Here I am!

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I’ve based myself for the past few weeks in the French Alps.  I think one of the best ways to train is to try and replicate, exactly or as near to as possible, the activity that I will be doing.

So here in the beautiful snowy mountains I find fairly steep slopes and hike up and down them!

Being in the mountains, sleeping and training between 1500 – 3600m above sea level is brilliant altitude training.

{A bit of blurb on altitude – One of the major reasons that climbing big mountains takes so much time and is so difficult is because of the altitude.  The higher up you go the thinner the air gets and therefore the less oxygen there is to take with each breath.  We need oxygen for aerobic respiration to produce energy – the energy that we need to move!  Because there is less oxygen in the air the higher up you go the more difficult it becomes to produce the amounts of energy you normally have and everything ………slows……… right……. .down…..

Acclimatization is the process we go through to help our bodies adapt to being in thinner air with less oxygen.  On a mountain you don’t just climb straight to the top.  You reach a ‘base camp’ and from there you go up a little way, come back down and rest.  Then you go up a little further than the last time, maybe camp overnight, come back down and rest.  Then, guess what?!  You go up a little further than before, camp, come back down and rest.  You repeat this process until it’s time for the summit push.  Our bodies are so amazing this process makes our blood do funky stuff!  The number of haemoglobin (the bit of our blood that carries oxygen around in our red blood cells) increases.  This in turn increases our oxygen carrying capability – therefore we can use the oxygen available far more efficiently and produce enough energy to slowly make our way to the top of the mountain!}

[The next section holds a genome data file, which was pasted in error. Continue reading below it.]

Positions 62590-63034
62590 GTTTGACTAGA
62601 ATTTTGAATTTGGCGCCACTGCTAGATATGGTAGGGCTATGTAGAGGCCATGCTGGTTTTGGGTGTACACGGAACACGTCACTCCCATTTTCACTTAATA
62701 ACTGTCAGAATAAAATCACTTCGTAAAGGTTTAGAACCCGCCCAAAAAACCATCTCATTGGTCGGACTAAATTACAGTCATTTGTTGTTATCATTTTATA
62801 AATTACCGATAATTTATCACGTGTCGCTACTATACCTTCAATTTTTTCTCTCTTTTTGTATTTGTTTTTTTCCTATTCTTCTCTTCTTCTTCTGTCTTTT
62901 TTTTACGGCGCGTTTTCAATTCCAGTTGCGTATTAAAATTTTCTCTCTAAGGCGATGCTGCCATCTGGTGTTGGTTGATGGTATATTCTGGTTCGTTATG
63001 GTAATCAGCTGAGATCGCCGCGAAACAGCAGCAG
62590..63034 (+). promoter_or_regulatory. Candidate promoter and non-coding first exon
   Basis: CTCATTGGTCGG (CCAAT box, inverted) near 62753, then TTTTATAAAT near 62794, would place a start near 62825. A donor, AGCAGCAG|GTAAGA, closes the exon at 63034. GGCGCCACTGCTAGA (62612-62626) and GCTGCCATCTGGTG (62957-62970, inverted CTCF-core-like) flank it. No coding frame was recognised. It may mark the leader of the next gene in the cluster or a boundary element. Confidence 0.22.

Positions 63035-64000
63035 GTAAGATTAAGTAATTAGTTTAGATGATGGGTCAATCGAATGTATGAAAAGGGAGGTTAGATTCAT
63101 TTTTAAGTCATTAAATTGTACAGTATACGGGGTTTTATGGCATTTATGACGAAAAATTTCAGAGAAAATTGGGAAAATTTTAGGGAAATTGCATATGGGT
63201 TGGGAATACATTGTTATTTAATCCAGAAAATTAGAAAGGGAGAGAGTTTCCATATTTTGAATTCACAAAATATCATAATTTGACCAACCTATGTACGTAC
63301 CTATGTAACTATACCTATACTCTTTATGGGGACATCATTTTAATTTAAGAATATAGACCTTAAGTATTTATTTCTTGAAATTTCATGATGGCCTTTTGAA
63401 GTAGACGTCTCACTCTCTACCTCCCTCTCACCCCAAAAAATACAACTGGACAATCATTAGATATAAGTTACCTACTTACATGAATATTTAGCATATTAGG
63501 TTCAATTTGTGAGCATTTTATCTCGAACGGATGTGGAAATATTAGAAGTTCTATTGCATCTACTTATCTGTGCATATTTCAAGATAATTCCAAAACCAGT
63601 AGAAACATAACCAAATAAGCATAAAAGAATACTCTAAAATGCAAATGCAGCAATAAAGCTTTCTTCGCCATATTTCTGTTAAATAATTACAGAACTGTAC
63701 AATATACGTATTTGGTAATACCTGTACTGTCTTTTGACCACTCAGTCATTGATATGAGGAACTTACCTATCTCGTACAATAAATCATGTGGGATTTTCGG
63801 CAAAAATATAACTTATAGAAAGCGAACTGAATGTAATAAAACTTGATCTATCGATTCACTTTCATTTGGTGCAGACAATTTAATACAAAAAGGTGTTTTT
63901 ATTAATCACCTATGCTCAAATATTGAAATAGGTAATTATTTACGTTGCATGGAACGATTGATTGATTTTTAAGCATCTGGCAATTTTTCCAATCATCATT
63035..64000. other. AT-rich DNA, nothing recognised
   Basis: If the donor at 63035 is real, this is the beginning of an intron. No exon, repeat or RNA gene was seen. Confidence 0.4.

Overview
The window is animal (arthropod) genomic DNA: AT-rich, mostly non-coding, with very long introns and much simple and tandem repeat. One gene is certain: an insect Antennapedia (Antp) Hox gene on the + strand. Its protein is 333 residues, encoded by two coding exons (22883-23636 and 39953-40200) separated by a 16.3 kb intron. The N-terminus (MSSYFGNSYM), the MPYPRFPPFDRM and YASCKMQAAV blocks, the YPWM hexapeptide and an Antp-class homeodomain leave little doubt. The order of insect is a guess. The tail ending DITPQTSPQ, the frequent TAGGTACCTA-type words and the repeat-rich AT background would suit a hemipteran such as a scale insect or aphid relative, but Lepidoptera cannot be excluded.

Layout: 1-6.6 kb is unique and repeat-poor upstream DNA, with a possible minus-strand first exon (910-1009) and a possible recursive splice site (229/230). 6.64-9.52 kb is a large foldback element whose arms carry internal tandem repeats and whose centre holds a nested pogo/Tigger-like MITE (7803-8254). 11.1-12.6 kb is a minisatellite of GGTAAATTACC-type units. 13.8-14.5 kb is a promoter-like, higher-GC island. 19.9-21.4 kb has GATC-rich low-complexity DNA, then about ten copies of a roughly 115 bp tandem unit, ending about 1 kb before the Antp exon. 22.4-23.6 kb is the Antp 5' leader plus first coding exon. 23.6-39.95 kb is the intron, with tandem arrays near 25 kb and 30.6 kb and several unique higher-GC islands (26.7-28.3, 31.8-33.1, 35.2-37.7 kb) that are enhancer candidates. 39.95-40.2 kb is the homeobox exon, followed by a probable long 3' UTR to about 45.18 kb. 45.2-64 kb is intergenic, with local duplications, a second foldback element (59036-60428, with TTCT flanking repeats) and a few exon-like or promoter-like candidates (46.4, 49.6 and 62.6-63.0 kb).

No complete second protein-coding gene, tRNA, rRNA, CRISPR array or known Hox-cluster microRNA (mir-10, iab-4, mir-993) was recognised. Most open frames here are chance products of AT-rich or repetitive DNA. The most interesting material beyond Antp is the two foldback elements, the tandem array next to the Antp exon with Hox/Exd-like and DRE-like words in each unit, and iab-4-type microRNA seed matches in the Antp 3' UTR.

It’s not only good to train at altitude it’s also good to carry weight on your back.  (On Everest I’ll be carrying weight when I climb – it’s therefore important I’m strong enough to do it).  So when I’m hiking around the hills I also carry a heavy pack on my back (heavy being 13-20kgs depending on how I’m feeling!) .  Sometimes I climb up and carry weights, ski boots and skis – then I can spend 2-3hrs going up and an exhilarating, fun few minutes blasting back down!

Hiking up... About to ski down!